• achromatic number;
  • detachment;
  • fragmentable graph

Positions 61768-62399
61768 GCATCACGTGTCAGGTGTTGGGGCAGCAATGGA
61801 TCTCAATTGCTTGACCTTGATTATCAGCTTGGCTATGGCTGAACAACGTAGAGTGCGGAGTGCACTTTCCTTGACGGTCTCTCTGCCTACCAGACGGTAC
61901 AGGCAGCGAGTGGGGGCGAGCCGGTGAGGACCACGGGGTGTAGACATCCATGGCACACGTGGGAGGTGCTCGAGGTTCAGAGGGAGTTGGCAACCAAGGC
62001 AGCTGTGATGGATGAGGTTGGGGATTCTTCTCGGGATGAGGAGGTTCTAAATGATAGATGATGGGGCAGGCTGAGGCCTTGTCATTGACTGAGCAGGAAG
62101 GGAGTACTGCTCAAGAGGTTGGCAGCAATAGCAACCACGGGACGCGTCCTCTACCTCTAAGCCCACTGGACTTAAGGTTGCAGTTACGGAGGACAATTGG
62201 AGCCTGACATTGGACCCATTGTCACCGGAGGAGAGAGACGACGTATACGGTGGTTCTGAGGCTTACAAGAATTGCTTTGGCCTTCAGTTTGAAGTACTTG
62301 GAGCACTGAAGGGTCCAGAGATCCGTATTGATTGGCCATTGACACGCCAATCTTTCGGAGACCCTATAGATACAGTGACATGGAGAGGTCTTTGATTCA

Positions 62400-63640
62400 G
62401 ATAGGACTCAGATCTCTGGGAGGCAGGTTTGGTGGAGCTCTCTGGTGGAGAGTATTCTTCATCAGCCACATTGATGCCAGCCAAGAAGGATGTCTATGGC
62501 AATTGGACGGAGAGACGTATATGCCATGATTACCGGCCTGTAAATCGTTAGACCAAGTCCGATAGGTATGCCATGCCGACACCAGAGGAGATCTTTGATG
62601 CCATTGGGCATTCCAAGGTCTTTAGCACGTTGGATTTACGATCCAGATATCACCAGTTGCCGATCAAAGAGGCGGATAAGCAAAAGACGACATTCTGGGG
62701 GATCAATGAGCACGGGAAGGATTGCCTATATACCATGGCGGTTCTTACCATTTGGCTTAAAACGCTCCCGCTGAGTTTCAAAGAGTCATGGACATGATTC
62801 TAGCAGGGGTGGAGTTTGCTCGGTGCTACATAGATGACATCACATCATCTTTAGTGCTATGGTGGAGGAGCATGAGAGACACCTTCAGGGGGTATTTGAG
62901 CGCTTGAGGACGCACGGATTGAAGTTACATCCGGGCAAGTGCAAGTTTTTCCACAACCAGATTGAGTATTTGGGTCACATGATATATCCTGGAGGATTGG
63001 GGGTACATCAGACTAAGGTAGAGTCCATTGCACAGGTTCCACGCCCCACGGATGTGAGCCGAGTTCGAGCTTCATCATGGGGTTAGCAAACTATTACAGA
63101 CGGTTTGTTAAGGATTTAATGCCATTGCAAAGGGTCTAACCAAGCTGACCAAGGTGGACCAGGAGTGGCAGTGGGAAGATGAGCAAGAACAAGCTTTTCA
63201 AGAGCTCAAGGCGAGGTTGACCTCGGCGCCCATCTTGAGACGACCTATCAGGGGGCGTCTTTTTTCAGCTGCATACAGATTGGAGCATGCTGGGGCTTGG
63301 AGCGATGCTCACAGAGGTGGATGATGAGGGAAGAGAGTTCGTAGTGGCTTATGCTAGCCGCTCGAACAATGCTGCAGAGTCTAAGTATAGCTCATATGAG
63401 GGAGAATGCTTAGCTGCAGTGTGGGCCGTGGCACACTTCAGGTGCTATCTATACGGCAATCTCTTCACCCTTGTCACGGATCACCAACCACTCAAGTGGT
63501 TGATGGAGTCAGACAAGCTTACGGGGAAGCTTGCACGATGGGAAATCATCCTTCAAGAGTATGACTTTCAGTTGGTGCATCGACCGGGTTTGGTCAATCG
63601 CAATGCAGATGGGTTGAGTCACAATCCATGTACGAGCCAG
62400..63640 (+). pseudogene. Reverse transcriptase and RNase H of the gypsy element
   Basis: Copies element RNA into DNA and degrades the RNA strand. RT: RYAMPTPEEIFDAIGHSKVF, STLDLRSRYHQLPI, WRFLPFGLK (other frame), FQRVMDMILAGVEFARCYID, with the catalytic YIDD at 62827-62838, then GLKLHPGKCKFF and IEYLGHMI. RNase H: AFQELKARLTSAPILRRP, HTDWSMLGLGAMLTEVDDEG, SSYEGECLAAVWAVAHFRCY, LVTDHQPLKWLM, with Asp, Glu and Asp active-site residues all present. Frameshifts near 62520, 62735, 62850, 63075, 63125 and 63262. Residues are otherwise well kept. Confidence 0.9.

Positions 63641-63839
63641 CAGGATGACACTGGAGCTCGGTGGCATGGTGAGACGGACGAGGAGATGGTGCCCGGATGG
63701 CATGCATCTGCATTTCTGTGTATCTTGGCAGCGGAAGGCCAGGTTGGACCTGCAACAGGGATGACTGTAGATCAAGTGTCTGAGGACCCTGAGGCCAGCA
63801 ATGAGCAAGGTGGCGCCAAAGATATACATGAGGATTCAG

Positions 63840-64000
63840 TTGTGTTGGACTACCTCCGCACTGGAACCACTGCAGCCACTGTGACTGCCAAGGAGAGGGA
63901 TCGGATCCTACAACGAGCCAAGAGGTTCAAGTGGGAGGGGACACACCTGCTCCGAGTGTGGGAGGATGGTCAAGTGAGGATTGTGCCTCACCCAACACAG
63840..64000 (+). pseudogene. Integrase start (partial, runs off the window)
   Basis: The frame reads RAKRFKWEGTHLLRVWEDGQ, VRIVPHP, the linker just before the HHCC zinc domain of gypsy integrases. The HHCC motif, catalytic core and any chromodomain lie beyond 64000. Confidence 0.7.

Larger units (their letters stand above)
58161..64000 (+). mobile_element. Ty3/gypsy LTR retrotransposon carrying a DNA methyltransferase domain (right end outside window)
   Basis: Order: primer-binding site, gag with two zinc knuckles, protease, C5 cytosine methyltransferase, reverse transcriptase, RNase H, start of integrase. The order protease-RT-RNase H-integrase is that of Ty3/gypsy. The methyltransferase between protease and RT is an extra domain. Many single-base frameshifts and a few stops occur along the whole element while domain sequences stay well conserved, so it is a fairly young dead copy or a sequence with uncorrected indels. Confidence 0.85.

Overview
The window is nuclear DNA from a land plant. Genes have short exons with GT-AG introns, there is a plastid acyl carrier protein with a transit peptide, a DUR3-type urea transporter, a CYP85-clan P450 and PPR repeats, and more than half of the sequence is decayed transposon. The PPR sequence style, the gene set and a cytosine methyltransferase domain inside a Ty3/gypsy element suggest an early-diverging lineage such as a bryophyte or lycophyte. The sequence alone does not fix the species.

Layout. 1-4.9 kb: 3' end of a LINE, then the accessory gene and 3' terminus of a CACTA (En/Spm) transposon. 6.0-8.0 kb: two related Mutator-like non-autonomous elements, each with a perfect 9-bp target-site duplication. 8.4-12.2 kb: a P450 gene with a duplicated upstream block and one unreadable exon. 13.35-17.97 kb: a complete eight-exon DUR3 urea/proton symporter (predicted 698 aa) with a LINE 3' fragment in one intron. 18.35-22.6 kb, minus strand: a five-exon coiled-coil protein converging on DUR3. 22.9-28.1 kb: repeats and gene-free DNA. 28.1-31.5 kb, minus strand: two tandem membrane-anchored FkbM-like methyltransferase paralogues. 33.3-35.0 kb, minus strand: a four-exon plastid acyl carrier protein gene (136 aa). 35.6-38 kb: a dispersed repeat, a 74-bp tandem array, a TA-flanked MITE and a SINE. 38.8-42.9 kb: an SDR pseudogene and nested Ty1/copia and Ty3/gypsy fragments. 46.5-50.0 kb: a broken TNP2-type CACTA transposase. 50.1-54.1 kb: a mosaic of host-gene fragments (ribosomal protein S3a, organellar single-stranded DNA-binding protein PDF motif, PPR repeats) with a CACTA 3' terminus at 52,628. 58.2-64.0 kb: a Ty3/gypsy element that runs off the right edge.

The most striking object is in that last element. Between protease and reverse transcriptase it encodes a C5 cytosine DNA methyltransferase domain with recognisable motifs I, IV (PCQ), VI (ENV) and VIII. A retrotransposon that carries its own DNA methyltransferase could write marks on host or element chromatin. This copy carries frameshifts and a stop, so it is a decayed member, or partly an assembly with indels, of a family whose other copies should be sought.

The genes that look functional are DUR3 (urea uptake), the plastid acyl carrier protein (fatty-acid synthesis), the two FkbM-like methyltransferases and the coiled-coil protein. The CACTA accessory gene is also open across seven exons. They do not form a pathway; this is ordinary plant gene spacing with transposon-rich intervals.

A complete coloring of a simple graph G is a proper vertex coloring such that each pair of colors appears together on at least one edge. The achromatic number ψ(G) is the greatest number of colors in such a coloring. We say a class of graphs is fragmentable if for any positive ε, there is a constant C such that any graph in the class can be broken into pieces of size at most C by removing a proportion at most ε of the vertices. Examples include planar graphs and grids of fixed dimension. Determining the achromatic number of a graph is NP-complete in general, even for trees, and the achromatic number is known precisely for only very restricted classes of graphs. We extend these classes very considerably, by giving, for graphs in any class which is fragmentable, triangle-free, and of bounded degree, a necessary and sufficient condition for a sufficiently large graph to have a complete coloring with a given number of colors. For the same classes, this gives a tight lower bound for the achromatic number of sufficiently large graphs, and shows that the achromatic number can be determined in polynomial time. As examples, we give exact values of the achromatic number for several graph families. © 2009 Wiley Periodicals, Inc. J Graph Theory 65:94–114, 2010